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I want my accessory to be in a slightly different place than normal. Is it possible? This code has no effect:

cell.accessoryType =  UITableViewCellAccessoryDisclosureIndicator;
cell.accessoryView.frame = CGRectMake(5.0, 5.0, 5.0, 5.0);
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9 Answers 9

up vote 20 down vote accepted

No, you cannot move where the accessory view is. As an alternative you can add a subview like the following;

[cell.contentView addSubview:aView];

Also, by setting the accessoryView property equal to something, the accessoryType value is ignored.

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thanks. the reason I wanted to use the disclosure indicator was that it changed to white when the row was selected. there does not seem to be a way to change the accessoryView as soon as the cell is selected. –  cannyboy May 20 '10 at 17:45

There is a way to move default accessoryView, but its pretty hacky. So it might stop working one day when new sdk arrives.

Use at your own risk (this code snippet moves any accessoryView 8 pixels to the left, insert it inside -(void)layoutSubviews method of desired uitableviewcell subclass):

if (self.accessoryView) {
    r = self.accessoryView.frame;
    r.origin.x -= 8;
    self.accessoryView.frame = r;
} else {
    UIView* defaultAccessoryView = nil;
    for (UIView* subview in self.subviews) {
        if (subview != self.textLabel && 
            subview != self.detailTextLabel && 
            subview != self.backgroundView && 
            subview != self.contentView &&
            subview != self.selectedBackgroundView &&
            subview != self.imageView) {
            defaultAccessoryView = subview;
            break;
        }
    }
    r = defaultAccessoryView.frame;
    r.origin.x -= 8;
    defaultAccessoryView.frame = r;
}
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does in legal for appstore applictions? did some1 used it with success approvial? –  Valery Pavlov Oct 24 '11 at 22:23
5  
It doesn't use any private api so its legal. I used it and my app was successfully approved. On the other hand you have to understand that its not a part of public API either and therefore it can stop working any moment. –  Alexey Oct 25 '11 at 5:21
1  
My app passed validation too. Hide hack :) –  Valery Pavlov Feb 19 '12 at 12:15
    
Thanks Alexey, I've added a bit more of logic to your code. Find my solution below. –  Tomasz May 4 '13 at 20:16
1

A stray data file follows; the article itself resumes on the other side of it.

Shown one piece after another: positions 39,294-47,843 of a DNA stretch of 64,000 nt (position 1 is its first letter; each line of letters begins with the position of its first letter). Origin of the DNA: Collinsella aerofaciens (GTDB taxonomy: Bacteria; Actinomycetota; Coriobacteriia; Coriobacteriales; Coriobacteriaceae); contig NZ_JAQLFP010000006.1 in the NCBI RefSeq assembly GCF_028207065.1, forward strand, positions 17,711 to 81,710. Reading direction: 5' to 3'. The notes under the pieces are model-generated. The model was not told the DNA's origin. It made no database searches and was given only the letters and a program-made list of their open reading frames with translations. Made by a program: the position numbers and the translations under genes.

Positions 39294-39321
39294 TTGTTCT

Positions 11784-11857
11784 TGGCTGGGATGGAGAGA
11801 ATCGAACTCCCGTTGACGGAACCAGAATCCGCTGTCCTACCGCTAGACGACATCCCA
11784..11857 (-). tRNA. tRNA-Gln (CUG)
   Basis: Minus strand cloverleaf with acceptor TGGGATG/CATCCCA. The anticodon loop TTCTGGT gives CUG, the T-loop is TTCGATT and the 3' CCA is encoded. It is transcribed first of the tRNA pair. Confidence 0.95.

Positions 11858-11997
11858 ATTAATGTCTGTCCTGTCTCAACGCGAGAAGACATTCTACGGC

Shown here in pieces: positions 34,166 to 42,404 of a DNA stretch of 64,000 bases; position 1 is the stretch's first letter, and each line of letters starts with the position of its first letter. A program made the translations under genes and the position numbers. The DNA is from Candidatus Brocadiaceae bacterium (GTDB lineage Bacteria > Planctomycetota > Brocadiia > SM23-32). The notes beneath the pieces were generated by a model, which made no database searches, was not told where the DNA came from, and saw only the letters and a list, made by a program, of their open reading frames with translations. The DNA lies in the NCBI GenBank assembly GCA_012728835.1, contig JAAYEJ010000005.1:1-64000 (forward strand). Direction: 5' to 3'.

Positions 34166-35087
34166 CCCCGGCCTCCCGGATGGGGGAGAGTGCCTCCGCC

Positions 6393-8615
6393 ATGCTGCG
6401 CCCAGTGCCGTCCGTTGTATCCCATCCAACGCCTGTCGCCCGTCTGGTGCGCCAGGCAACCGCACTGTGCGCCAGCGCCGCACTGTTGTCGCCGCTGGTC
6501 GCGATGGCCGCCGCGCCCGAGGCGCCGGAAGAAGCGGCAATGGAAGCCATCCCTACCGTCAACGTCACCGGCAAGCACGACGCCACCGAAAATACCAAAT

Also, anyone using this should know r should be declared as a CGRect... –  braden Oct 18 '13 at 0:05

I was able to change the accessory view's frame by simply doing this in my custom cell subclass.

CGRect adjustedFrame = self.accessoryView.frame;
adjustedFrame.origin.x += 10.0f;
self.accessoryView.frame = adjustedFrame;
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It works. If someone wants to try this answer, please put these lines of code in the subclass layoutSubviews method ; also don't forget to call [super layoutSubviews] in the layoutSubviews method's beginning. –  Erzékiel Mar 26 at 14:07

Maybe this will be sufficient for you:

UIImageView* accessoryImageView = [[UIImageView alloc] initWithFrame:
        CGRectMake(0, 0, accessoryImage.size.width + MARGIN_RIGHT, accessoryImage.size.height)];
accessoryImageView.contentMode = UIViewContentModeLeft;
accessoryImageView.image = accessoryImage;

self.accessoryView = accessoryImageView;

This way I added padding to the right, so accessory button looks shifted to the left. It has a wider area that responds to touches, that is the only side-effect.

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The above answers didn't work for me under ios 6.1. So I tried to use UIEdgeInsets, because the DetailDisclosure is a UIButton. And it works fine now. Here the source:

if (cell.accessoryType == UITableViewCellAccessoryDetailDisclosureButton) {
    UIView* defaultAccessoryView = [cell.subviews lastObject];
    if ([defaultAccessoryView isKindOfClass:[UIButton class]]){
        UIButton *bt = (UIButton*)defaultAccessoryView;            
        bt.contentEdgeInsets = UIEdgeInsetsMake(0, 0, 0, 10);
    }
}
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Another way to do this is to embed your custom accessory view in another view, that is set as the cell's accessory view and control the padding using the frame.